Partition will in any case bring an exchange of populations between the different parts of Cyprus. It must be avoided. If, however, people are to be forced to leave their homes I would rather that the Turkish population went back to Turkey.

It seems to be an extraordinary argument that 17.9 per cent. of the population should be enabled to dictate to the great majority of the population. Let us consider Scotland, 12 per cent. of whose population, I am told, is Irish or of Irish origin. If this Turkish proposal is valid for Cyprus is there not a case for giving a part of Scotland to Ireland because 12 per cent. of Scotland's population is Irish, is descended from people who went into Scotland within the last hundred years or so and settled there? It is quite preposterous to allow a minority of the population arriving in the country later than the majority to be given dominant overriding political rights.

Another point that should be borne in mind is that, in the time of the Ottoman Empire, the conquering army of Turks moved over enormous areas which it conquered, and Turks settled there. As its frontiers receded, so the population moved back to Anatolia. When the Greek revolt took place in 1821 it was accompanied by a very big exodus of Turks from the mainland of Greece itself. There had been a big Turkish minority there in the past, but they then moved out, and that happened in Crete, Macedonia and right away through the Balkans. The Turkish minorities have moved back as the frontiers of the Turkish State have moved back, and if there is a very strong demand from the Turks in Cyprus to be Turkish and to be in Turkey, then there is plenty of room for them. They can go back to Turkey and settle there.

I think that in this discussion we have to try to find a solution which will both prevent partition and the tearing up of populations. I do believe that, given good will and a lead from our Government here, that solution can be found giving the Turkish minority all the reasonable guarantees which it wants. Greece already has a Turkish minority living in Western Thrace, and there is a Greek minority living in Istanbul. The one in Western Thrace has declined a little in the last twenty years, and many of the Turks have moved back to Turkey, but they have their own schools, freedom of religion and so on. One cannot say that the Greek population in Istanbul has always been treated very well in recent years; there were the very unfortunate anti-Greek riots of a few years ago.

If a lead can be given by our Government, and an agreement made by it with the Greek and Turkish Governments guaranteeing the rights of the Turkish minority in Cyprus, as well as those of the Turkish minority in Western Thrace and of the the Greeks in Istanbul, and particularly if the base has been retained in Cyprus and handed over to N.A.TO., and if foreign troops are stationed there for guaranteeing the carrying out of any minority treaty on behalf of the Turks, that would be a very satisfactory solution. It could last for many years, while we sought to give self-determination, followed possibly later by full union between Cyprus and Greece. Personally, I should be strongly against the removal of foreign troops from Cyprus during a long intermediate period, because it is very desirable that such troops should be retained there in order to see in the transition period that the minority guarantees worked.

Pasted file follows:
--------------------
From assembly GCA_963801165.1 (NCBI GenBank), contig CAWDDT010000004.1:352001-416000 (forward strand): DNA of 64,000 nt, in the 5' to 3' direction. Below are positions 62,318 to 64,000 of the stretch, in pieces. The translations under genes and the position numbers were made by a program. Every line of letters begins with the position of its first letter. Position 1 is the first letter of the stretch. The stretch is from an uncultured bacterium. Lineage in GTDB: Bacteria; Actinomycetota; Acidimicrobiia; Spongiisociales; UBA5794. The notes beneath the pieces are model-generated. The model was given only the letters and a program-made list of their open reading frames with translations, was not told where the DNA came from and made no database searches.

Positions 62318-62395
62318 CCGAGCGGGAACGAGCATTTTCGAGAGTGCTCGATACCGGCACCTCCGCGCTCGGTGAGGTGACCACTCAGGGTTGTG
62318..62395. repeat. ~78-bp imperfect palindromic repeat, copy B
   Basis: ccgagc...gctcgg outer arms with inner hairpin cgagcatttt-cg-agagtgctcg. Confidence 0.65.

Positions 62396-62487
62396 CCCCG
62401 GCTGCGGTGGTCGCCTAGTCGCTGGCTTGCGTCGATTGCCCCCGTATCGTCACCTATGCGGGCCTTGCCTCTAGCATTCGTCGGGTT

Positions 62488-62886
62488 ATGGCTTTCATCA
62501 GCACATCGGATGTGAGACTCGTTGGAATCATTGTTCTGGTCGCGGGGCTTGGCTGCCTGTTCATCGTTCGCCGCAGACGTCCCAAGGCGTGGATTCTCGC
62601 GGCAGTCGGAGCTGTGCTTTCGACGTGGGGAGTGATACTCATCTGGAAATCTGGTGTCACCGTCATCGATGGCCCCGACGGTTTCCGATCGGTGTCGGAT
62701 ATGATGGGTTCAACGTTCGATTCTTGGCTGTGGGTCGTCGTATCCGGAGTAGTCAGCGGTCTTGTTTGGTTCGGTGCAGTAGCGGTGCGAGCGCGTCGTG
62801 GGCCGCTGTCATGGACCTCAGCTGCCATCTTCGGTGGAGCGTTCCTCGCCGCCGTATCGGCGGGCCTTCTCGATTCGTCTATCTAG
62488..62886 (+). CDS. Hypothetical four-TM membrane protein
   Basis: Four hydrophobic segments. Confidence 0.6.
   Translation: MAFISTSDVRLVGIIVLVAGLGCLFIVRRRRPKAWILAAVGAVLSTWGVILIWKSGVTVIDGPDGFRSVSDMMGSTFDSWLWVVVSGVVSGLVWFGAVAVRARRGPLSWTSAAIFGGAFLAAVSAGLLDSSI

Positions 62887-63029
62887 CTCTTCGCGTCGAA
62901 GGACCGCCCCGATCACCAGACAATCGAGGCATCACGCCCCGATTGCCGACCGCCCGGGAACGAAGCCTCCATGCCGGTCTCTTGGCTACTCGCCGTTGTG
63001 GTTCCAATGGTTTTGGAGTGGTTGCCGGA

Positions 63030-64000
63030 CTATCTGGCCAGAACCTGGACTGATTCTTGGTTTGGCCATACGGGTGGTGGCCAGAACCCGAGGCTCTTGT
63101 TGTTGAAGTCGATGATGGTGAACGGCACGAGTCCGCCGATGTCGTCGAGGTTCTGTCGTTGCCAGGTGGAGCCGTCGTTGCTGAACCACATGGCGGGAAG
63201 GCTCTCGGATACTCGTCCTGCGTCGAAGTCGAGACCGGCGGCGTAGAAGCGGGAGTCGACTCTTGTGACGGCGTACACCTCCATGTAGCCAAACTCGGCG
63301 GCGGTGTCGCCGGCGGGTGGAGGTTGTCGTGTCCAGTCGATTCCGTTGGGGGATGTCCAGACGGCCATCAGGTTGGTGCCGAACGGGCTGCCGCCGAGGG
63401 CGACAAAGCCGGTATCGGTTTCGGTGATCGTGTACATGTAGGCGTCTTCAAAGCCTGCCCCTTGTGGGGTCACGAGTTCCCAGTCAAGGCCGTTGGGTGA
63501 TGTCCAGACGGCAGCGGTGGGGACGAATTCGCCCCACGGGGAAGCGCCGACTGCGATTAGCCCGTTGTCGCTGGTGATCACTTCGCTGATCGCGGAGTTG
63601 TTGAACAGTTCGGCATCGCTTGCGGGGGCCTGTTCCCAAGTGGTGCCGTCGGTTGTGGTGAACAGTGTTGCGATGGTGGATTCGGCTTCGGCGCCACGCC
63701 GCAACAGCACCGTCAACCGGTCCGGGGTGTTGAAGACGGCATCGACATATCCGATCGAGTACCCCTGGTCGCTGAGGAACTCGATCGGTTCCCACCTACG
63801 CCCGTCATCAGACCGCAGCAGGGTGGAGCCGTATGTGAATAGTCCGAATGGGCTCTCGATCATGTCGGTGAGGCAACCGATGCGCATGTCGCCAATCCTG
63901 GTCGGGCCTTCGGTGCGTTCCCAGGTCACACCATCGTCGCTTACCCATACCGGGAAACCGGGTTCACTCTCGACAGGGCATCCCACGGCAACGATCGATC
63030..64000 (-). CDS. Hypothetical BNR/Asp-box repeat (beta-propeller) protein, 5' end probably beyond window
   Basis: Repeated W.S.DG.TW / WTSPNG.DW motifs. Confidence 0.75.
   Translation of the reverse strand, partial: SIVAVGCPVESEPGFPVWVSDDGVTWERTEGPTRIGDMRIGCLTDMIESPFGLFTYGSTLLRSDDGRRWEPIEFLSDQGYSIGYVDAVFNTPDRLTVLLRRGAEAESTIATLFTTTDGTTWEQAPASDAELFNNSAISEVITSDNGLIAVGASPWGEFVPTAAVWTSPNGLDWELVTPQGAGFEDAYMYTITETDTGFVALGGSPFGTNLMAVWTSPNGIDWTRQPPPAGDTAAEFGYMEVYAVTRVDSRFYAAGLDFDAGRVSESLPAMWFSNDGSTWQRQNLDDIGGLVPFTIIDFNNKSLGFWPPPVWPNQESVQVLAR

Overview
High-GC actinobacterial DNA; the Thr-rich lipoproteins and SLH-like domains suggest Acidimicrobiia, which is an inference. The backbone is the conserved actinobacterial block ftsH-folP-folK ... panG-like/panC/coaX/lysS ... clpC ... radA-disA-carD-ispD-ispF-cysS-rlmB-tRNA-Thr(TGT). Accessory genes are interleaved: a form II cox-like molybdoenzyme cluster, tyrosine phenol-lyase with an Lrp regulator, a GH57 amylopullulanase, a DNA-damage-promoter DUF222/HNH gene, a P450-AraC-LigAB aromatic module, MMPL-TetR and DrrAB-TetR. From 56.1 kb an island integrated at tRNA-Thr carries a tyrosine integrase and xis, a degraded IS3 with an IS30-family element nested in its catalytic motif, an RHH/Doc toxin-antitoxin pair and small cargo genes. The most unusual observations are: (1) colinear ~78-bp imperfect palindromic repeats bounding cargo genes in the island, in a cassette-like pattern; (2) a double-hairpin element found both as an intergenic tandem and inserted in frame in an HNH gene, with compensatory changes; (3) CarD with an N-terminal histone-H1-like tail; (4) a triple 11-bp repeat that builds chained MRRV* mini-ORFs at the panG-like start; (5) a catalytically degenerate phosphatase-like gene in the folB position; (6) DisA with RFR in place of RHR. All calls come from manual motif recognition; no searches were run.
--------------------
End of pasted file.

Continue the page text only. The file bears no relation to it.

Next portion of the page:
I think that if the Government give a lead on these lines, we can find a solution of this problem which will give the Turkish minority in Cyprus all reasonable rights, guaranteed internationally as well as between the Turkish and Greek Governments and the British Government. I think we should then find that co-operation between races would come about again and that they would live happily together, as they have done in the past.

5.34 p.m.

Mr. William Yates (The Wrekin)

We have heard the Under-Secretary discussing the future of Cyprus, and the sudden introduction of the threat of partition. I hope the Committee will bear with me if I continue my efforts, conciliatory though they have been, both in my maiden speech and at the various conferences on the future of Cyprus. I have had the good fortune to live in Cyprus, and, though I will not detain the Committee very long, I wish to put forward the various problems of both the Greek and Cypriot peoples which seem to me to be rather lost in the verbiage of diplomatic exchanges and through conversations in official channels.

Last year, I took the trouble to see both the Governor and also Archbishop Makarios before he was deported, because it seemed to me interesting to hear from the Archbishop himself what he really thought about the future of the Cypriot people, both Greek Cypriots and Turkish Cypriots. After all, it is all very well for the Greek people and the Cypriot people to talk about Enosis, but what were the practical steps which the Archbishop or any other Cypriot had in mind? I thought that this was an important thing to discover, because everybody still believes that Enosis means union with Greece, the end of any connection with Great Britain, and, obviously, the Turkish minority coming under Greek Cypriot control.

Therefore, the following questions were put to the Archbishop. Do you imagine that if you had union with Greece the people of Cyprus would be anxious to join in doing Greek national army service? Can you tell me in what form and how mall taxation you would expect this island to pay towards Greek taxes? Can you please tell me what would be the position of the Communist party in Cyprus? Would it suffer the same disabilities as it suffers in Greece? The Archbishop replied in the very remarkable expression that, when the people of Cyprus had found their constitution, all these matters could be arranged. Therefore, the next problem was to try to find out what he thought was the ultimate destiny of Cyprus, and he said it was a free and independent State within the Greek union, and, probably—and this is now over a year ago—within the Commonwealth.